Sleep - the Body’s Natural Reboot?

October 31, 2018

When your computer is sluggish, webpages will not open and pathways are blocked to sites you need to visit the easiest solution is a reboot of the computer. The reboot unloads the device drivers, closes all programs and restarts the operating system. John Keeley, a clinical education specialist at the Shore Sleep Center compared our body to the computer and said a proper night’s sleep is in a very real sense, a reboot for our bodies.

“When our bodies enter that deeper, third stage of sleep spinal fluid is released and cleans the protein in our brain that has accumulated throughout the day,” said Keeley. That protein that builds up in the brain, left undiagnosed and untreated has been linked to dementia. He described the four levels of sleep as Stage 1- a person is half asleep and dozes off but can hear some of what is going on around them. Stage 2- A somewhat deeper sleep, a person will awake if someone calls them by name. Stage 3- A deeper and longer sleep is where the body restores itself and where all kinds of self-healing occurs while the body is at rest. Stage 4- the deepest sleep is where REM or rapid eye movement occurs. It is in this phase where we dream and where the body wraps up what has occurred during the day or encapsulates recent thoughts into one or several neat little packages.

Keeley explained that more and more, healthcare professionals are pointing to restorative sleep, that rebooting of our bodies inner computer as a key to a patients overall health. The flip side of that equation is that sleep disorders and poor sleep habits are linked to several health conditions including diabetes, hypertension, cardiovascular disorders, and Alzheimer’s disease.

Sometimes being tired is a signal that something else may be going on. Patients will go to their primary care physician and complain that they are always tired. “Some people are just always tired and they are not really sure why. If you are going to bed at night and getting what you believe to be a solid eight hours sleep but yet you are still constantly feeling fatigued the physician may decide that it is wise to get to the root of that fatigue and order a sleep study.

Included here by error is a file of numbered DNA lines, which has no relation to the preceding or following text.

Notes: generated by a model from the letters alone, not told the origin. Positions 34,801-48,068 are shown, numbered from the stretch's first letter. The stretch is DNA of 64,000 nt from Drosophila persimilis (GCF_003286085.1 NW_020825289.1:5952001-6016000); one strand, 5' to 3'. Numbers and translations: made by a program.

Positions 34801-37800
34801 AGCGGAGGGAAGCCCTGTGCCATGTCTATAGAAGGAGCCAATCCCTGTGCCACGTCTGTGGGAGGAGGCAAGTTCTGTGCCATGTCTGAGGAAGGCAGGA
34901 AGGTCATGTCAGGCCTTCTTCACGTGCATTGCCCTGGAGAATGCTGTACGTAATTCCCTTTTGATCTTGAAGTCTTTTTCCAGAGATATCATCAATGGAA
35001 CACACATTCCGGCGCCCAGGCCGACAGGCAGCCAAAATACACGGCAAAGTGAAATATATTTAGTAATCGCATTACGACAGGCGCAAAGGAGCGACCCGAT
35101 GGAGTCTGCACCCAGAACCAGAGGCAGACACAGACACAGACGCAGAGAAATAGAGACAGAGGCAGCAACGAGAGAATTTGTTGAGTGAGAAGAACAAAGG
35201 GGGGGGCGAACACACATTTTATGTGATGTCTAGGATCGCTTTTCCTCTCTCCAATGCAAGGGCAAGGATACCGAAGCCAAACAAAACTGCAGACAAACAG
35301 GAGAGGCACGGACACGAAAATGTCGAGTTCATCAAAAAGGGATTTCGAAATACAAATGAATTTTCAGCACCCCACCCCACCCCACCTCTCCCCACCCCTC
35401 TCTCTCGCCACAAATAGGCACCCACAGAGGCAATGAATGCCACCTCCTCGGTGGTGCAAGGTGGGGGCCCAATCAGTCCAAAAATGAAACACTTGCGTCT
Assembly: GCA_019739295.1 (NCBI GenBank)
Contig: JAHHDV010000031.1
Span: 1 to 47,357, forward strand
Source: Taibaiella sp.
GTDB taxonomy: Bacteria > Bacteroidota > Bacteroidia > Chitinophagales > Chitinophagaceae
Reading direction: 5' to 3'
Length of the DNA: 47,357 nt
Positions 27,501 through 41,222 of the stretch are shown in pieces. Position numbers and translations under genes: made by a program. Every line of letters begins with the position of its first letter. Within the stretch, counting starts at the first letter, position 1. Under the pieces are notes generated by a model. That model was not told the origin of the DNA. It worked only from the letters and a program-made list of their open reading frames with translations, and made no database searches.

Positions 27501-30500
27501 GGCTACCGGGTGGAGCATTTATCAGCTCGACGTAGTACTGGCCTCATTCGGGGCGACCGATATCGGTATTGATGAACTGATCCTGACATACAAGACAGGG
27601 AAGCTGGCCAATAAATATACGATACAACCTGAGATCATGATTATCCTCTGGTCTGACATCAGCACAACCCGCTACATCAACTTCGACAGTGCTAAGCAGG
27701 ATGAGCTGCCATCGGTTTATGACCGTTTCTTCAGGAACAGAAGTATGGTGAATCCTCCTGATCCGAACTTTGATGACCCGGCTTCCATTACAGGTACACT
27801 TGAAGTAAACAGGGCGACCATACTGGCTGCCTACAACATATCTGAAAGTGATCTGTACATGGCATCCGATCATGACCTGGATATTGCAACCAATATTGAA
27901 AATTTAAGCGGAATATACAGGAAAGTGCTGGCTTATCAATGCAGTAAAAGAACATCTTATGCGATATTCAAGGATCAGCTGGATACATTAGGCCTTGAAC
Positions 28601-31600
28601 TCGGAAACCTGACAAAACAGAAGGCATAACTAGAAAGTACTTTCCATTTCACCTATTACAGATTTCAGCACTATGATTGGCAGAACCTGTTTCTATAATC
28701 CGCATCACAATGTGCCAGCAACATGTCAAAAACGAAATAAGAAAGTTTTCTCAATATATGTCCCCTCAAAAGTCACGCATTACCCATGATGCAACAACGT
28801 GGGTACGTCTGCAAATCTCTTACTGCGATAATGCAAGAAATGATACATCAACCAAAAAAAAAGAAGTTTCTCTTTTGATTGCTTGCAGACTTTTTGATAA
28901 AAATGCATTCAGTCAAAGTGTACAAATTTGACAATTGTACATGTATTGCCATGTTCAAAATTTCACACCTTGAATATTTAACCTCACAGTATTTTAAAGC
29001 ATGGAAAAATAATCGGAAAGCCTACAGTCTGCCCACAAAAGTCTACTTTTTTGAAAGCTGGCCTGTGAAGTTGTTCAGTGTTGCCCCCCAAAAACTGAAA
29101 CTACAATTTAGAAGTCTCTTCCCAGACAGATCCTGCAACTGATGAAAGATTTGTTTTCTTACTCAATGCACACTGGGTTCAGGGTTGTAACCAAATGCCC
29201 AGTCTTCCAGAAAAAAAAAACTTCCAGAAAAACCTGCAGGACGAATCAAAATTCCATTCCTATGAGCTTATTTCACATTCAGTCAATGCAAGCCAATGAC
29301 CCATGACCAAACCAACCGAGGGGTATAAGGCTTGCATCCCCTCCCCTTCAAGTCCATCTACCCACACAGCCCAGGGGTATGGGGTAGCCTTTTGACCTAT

One of the most common sleep disorders that people suffer from is obstructive sleep apnea. As Keeley explained, sleep apnea is not just about someone snoring loudly, though snoring is one of the symptoms. It is about people who are snoring, whose airway may be partially obstructed by their adenoids or tonsils and who will stop breathing multiple times over the course of a night. Central sleep apnea is a condition where the brain will intermittently forget to tell the body to breathe and causes the person to gasp and wake up. 

What does waking up during the night have to do with other health problems like hypertension? A great deal according to Keeley. He explained that for those patients that are snoring loudly because their airway is partially blocked never have the opportunity to go into a deep sleep. They will fall asleep but will continue to wake up throughout the night, most times they have no knowledge of waking up. But when they do, their body sends out a tiny burst of adrenaline at each of those awakenings. Keeley said those little bursts exert pressure on the blood vessels and over time can create a thickening of the walls of the blood vessels that leads to hypertension. For people already diagnosed with other comorbidities such as COPD, cardiovascular disease, or neuromuscular disease, it is really important to diagnose any possible sleep disorder that will allow the patient to get that good night’s restorative sleep so their internal computer will have a chance to reboot itself. 

Sleep studies can determine what type of sleep disorder a person has and the best approach to alleviate their problem. Keeley explained that sleep studies done in a sleep center are able to detect up to 80 sleep disorders including breathing disorders like apnea, restless leg syndrome and circadian rhythm disorders. Hope sleep studies can detect up to 10 sleep disorders.

Who is the typical patient in a sleep study? Just about anyone according to Keeley. Symptoms for sleep disorders include feeling tired even after a full night’s sleep, falling asleep at inappropriate times like driving or watching TV, snoring, frequent headaches, waking up with a choking or gagging sensation, pauses in breathing while sleeping and the inability to sleep. Children who are experiencing disrupted or restless sleep, snoring with intermittent pauses, gasps or snorts, mood swings, daytime hyperactivity, persistent bed wetting and below normal weight and growth. Pregnant women can suffer their own type of sleep disorders with frequent nighttime awakenings, snoring that is getting progressively worse and gasping for air.

For more information on the Shore Medical Center Sleep Center that is accredited by the American Academy of Sleep Medicine click here.